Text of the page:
Lindsey Graham offered some particularly stupid blather about how, in the middle of a healthcare crisis, a lot of nurses laid off by doctors who aren't doing elective procedures might decide they'd rather sit around eating bonbons and watching TV than help with the crisis. That didn't go over well with people who know, love, or are nurses:

Should make a hell of an ad for Jaime Harrison, Graham's Democratic opponent this fall. Hey, just thought of where those of us who can afford it could send some of our stimulus money!

In his floor speech to support the amendment, Ben Sasse wanted to let everyone know the real heroes of this crisis are the hard-working American workers who work hard. They're just the greatest! But unfortunately, if you help them too much by paying them a bit too much for four months, that there is a "perverse incentive" that will magically turn them from hard-working heroes into lazy taker zeroes, and that might actually leave us with NO FOOD OR MEDICINE! Because unlike CEOs who wisely improve America when they get a huge tax cut, the heroes can't handle a little extra cash, this is just science.

Sasse Fights for Pro-Worker, Pro-Recovery

Here's what's wrong about the bill: As it's currently drafted, it threatens to cripple the supply chain for many different categories of workers, some in healthcare, some in food prep and food delivery.

This bill as currently drafted creates a perverse incentive for men and women who are sidelined to then not leave the sidelines and come back to work. This bill creates a perverse incentive for many employers who should be wanting to try to maintain the employer-employee relationship, it creates a perverse incentive for them to sever that employer- employee relationship.

You see, if employers know their employees won't starve if they're laid off because the government will lavish slightly more money on them, those employers might "sever" the sacred "employer-employee relationship" — and, incidentally, not go into bankruptcy trying to meet payroll when they're barely hanging on. Again, that's the point: Leave the small businesses with some capital so there's a better chance they'll still be around when the crisis is over. Can't preserve that sacred bond (it's like mawwage) if the employer has to liquidate their assets.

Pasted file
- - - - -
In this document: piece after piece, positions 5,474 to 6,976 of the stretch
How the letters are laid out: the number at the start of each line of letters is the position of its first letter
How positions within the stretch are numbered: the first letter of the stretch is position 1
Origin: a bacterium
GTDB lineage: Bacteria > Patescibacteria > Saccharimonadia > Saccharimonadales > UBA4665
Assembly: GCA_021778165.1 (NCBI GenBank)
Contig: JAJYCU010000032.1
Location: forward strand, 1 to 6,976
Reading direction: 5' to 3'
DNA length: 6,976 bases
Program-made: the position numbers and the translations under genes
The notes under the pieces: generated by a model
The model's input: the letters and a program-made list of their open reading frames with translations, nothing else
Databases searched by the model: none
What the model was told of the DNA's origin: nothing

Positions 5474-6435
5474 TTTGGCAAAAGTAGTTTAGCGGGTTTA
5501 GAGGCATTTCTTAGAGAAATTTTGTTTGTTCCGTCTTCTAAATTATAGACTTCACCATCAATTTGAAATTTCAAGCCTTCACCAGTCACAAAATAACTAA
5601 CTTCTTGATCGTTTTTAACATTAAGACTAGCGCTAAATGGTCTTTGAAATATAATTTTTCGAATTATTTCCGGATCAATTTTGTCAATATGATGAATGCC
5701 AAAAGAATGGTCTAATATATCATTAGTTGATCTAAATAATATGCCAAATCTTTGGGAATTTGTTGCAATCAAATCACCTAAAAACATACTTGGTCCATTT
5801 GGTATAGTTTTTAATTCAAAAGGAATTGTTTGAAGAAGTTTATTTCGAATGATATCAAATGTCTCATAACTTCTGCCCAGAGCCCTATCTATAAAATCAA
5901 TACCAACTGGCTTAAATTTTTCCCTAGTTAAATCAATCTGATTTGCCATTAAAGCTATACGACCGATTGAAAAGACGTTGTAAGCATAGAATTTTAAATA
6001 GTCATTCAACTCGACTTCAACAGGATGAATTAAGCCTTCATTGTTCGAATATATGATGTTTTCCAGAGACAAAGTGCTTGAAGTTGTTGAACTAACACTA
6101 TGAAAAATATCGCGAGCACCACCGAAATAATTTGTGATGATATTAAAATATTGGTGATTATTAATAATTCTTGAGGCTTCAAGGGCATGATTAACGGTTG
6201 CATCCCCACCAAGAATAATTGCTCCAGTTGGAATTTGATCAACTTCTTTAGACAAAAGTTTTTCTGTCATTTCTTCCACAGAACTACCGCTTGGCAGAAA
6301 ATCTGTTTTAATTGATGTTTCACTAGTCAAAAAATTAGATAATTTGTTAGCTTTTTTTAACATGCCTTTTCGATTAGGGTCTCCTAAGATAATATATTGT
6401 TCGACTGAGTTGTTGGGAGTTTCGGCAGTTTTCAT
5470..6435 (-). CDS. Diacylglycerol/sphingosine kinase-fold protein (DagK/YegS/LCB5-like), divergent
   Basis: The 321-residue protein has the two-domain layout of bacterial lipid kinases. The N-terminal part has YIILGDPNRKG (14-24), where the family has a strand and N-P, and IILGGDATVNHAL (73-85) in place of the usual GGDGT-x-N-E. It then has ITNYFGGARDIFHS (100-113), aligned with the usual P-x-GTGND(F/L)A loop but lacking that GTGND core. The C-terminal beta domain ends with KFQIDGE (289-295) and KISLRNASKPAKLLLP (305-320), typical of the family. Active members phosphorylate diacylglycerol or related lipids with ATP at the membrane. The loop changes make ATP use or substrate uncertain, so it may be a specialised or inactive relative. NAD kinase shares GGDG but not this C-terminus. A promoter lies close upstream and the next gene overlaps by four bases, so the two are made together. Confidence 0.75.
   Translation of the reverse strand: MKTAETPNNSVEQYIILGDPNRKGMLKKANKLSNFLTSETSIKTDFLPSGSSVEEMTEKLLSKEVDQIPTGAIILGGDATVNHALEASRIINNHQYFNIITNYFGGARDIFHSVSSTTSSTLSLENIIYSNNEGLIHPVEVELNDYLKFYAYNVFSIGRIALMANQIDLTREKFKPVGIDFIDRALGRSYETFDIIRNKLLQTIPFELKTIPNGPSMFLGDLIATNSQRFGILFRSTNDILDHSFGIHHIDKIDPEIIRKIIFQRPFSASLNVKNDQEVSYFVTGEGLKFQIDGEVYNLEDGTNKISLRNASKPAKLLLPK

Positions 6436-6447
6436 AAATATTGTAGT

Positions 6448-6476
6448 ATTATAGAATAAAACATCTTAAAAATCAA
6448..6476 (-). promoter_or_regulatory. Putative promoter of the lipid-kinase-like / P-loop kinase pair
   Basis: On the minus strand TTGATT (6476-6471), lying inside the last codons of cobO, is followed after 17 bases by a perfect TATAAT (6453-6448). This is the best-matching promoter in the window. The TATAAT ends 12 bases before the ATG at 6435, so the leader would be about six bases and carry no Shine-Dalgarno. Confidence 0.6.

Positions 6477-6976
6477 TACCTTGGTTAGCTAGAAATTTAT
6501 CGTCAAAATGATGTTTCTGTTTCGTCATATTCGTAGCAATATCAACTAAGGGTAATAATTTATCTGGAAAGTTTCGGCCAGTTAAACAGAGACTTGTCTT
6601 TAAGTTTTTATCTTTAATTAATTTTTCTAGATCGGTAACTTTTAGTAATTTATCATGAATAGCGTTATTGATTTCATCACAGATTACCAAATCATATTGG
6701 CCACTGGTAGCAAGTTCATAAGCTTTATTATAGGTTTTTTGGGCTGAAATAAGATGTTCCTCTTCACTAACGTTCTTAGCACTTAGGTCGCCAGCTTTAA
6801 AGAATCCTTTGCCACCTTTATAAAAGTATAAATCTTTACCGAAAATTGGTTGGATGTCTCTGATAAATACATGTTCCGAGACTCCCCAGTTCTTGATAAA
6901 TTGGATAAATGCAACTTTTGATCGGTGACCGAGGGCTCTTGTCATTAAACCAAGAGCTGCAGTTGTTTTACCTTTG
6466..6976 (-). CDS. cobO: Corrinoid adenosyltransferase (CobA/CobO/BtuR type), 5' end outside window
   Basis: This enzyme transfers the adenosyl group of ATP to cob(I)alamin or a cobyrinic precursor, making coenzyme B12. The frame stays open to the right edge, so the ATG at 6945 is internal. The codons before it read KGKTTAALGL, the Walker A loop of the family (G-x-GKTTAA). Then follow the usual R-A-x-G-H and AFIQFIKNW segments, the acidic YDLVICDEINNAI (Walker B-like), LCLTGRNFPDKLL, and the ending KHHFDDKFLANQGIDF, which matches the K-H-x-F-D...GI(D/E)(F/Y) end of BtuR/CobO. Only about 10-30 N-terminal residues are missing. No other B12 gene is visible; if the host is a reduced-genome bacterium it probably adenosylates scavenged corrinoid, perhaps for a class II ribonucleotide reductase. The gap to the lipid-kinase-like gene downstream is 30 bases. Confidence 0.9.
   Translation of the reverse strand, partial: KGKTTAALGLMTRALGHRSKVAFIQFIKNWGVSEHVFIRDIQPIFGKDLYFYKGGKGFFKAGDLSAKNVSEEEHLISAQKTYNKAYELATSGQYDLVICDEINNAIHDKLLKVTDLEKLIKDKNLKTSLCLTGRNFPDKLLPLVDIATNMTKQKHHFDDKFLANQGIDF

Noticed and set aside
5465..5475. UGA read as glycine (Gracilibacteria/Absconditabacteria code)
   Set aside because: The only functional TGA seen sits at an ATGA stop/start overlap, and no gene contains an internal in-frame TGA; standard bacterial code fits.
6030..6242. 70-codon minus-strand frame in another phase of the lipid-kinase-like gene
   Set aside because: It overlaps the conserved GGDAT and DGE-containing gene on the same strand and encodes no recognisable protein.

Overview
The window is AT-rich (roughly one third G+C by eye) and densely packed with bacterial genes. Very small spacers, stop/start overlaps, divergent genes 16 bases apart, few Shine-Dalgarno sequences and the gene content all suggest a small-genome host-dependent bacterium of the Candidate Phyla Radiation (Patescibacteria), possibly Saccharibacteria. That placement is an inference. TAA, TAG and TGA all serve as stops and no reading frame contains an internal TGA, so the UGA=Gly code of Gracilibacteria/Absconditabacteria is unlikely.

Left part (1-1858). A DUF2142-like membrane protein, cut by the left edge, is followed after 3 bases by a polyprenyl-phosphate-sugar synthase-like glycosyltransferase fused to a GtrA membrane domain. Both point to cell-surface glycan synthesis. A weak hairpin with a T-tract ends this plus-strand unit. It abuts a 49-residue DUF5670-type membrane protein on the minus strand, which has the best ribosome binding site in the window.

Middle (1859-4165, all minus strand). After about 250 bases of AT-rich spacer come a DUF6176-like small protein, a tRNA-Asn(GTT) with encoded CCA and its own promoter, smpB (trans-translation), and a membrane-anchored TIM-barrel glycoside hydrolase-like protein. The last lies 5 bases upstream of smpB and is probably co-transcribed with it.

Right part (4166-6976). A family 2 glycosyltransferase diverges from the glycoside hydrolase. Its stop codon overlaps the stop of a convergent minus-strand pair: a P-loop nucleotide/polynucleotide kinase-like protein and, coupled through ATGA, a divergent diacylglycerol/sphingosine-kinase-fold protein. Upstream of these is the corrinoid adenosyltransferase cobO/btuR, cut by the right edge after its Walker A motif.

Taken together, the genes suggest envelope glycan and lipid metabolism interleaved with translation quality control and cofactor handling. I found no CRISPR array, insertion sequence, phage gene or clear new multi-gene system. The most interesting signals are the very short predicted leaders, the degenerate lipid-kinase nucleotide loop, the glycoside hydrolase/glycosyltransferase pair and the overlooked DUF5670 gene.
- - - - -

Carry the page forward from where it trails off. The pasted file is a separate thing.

During the Senate debate, Bernie Sanders pointed out just what a crock of shit these guys were pushing:

Bernie Sanders unloads sarcasm on GOP senators: "Oh my God! The universe is collapsing."

As for the very sad Republicans, Sanders had only scorn. It was a pretty good audition for Wonkette!

And now I find that some of my Republican colleagues are very distressed, they're very upset that somebody who's making 10, 12 bucks an hour might end up with a paycheck — for four months — more than they received last week.

Oh my god, the universe is collapsing. Imagine that. Somebody's making $12 an hour, now like the rest of us faces an unprecedented economic crisis, with the $600 on top of their regular unemployment check might be making a few bucks more for four months.

Oh my word, will the universe survive? How absurd and wrong is that? What kind of value system is that?

And yet somehow those very same Republicans all managed to vote for "a trillion dollars in tax breaks" for the wealthiest Americans and giant corporations. Golly, thank goodness they want to save us from the profligacy of unemployed Americans who'll merely spend their extra unemployment on food and shelter, the way they do. How will any yacht manufacturers be helped by that?

Ultimately, the amendment failed bigly and the Senate passed the stimulus package on a 96 to 0 vote, sending it on to the House of Representatives, where teabagger Congressman Thomas Massie (R-Tennessee Kentucky [Goddamn it Dok!]) vows he'll show up to vote against it, because "national debt." That would block the effort to hurry the bill through with "unanimous consent" and requiring the full House, which is in recess, to come back to Washington. It's unclear whether he'll actually hold the stimulus package hostage, but under House rules, he certainly can. Even so, House Speaker Nancy Pelosi said this morning she expects the bill to pass tomorrow, and that it will go through "with strong bipartisan support."

It's not like there's any real hurry here. Maybe a week of partisan grandstanding about the debt will help the economy recover faster.

[New York / Vox / NBC News / Sen. Ben Sasse / Newsweek / WaPo / Guardian / Louisville Courier-Journal]

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Doktor Zoom

Doktor Zoom's real name is Marty Kelley, and he lives in the wilds of Boise, Idaho. He is not a medical doctor, but does have a real PhD in Rhetoric. You should definitely donate some money to this little mommyblog where he has finally found acceptance and cat pictures. He is on maternity leave until 2033. Here is his Twitter, also. His quest to avoid prolixity is not going so great.